a. to the deceased's spouse who is not judicially separated from the deceased, [the deceased's] registered partner and [the deceased's] underage children, up to a sum equal to no less than the subsistence to which they are entitled under the law;
b. to other relations by blood or marriage of the deceased, provided that the deceased provided their subsistence in whole or in part already at the time of death or was obliged so to do pursuant to a judicial decision;
c. to those who lived together with the deceased in a family unit (in gezinsverband) already before the occurrence on which the liability is based and whose subsistence he [i.e. the deceased] provided in whole or in major part, to the extent that it may be assumed that such would have continued to be the case had the death not occurred, and they cannot reasonably provide sufficiently for themselves;
d. to the person who lived with the deceased in a family unit and to whose subsistence the deceased contributed to by doing their joint housekeeping, to the extent that [that person] suffers damage as a result of the need to make alternative housekeeping arrangements as a result of the death.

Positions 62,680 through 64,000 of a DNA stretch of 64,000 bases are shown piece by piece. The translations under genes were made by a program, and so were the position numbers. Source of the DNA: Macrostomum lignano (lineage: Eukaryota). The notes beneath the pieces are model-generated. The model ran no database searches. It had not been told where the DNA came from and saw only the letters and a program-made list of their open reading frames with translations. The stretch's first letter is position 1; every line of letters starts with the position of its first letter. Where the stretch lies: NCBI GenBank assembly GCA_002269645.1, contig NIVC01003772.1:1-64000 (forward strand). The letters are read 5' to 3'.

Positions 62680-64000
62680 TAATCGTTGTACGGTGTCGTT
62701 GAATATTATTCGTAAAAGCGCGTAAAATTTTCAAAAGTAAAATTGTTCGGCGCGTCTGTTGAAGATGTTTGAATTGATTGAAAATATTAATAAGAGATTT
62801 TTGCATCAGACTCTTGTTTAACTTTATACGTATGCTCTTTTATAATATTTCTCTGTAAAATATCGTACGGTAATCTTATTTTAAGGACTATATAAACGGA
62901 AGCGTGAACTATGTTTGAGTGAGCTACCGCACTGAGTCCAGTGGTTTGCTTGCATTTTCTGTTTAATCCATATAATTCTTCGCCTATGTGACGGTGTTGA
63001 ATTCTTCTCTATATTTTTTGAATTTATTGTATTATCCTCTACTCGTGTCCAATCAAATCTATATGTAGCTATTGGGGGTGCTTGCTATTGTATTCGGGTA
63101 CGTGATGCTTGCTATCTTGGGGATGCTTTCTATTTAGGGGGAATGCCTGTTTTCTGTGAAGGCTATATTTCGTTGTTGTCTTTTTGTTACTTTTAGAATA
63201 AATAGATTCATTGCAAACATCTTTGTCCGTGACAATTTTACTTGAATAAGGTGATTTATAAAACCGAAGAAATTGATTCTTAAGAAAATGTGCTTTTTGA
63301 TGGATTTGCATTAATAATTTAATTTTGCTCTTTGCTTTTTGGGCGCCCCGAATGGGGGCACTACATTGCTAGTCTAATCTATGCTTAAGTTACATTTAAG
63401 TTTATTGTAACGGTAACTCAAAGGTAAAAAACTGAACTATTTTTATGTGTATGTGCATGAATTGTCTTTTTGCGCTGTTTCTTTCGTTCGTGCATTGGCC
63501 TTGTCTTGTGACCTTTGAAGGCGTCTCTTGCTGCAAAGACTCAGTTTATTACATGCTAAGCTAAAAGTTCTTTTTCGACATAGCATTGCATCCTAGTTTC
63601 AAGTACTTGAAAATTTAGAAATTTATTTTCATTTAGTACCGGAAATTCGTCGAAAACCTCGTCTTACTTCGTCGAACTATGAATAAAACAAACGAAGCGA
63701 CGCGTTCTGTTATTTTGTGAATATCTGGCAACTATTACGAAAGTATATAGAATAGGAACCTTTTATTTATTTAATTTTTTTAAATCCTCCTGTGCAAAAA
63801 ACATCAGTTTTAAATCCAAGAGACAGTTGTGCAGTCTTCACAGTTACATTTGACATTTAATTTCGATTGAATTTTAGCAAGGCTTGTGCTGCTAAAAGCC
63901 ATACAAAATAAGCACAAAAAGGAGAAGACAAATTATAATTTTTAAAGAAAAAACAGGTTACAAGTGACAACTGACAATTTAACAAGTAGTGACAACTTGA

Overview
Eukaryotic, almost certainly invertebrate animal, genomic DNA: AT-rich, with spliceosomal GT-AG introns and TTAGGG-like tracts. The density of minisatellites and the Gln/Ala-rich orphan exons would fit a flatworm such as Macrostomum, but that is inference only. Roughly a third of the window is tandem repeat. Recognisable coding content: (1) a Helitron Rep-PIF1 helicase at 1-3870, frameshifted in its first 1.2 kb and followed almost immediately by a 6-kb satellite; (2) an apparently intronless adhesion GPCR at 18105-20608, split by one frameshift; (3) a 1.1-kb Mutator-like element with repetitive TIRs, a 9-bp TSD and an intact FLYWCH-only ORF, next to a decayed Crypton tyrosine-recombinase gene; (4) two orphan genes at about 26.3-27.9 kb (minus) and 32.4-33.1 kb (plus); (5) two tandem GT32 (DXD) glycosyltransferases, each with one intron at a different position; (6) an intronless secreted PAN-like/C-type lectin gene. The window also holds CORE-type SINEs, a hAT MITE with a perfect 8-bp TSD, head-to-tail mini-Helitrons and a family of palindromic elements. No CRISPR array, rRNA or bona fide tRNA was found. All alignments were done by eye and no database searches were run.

2. Furthermore, the person liable shall be obliged to refund the costs of the funeral to the person who has borne these costs, to the extent that these are consistent with the deceased's condition in life (omstandigheden).
3. He who is sued for damages pursuant to the preceding paragraphs shall be entitled to the same defences as would have been available to him vis-à-vis the deceased.”
“1. He who commits against another person a tort (onrechtmatige daad) which is imputable to him shall be obliged to make good the damage suffered by that other person.
2. Shall be deemed to be a tort the violation of a right, an act or omission violating a statutory duty or a rule of unwritten law pertaining to proper social conduct, except where there is a ground of justification.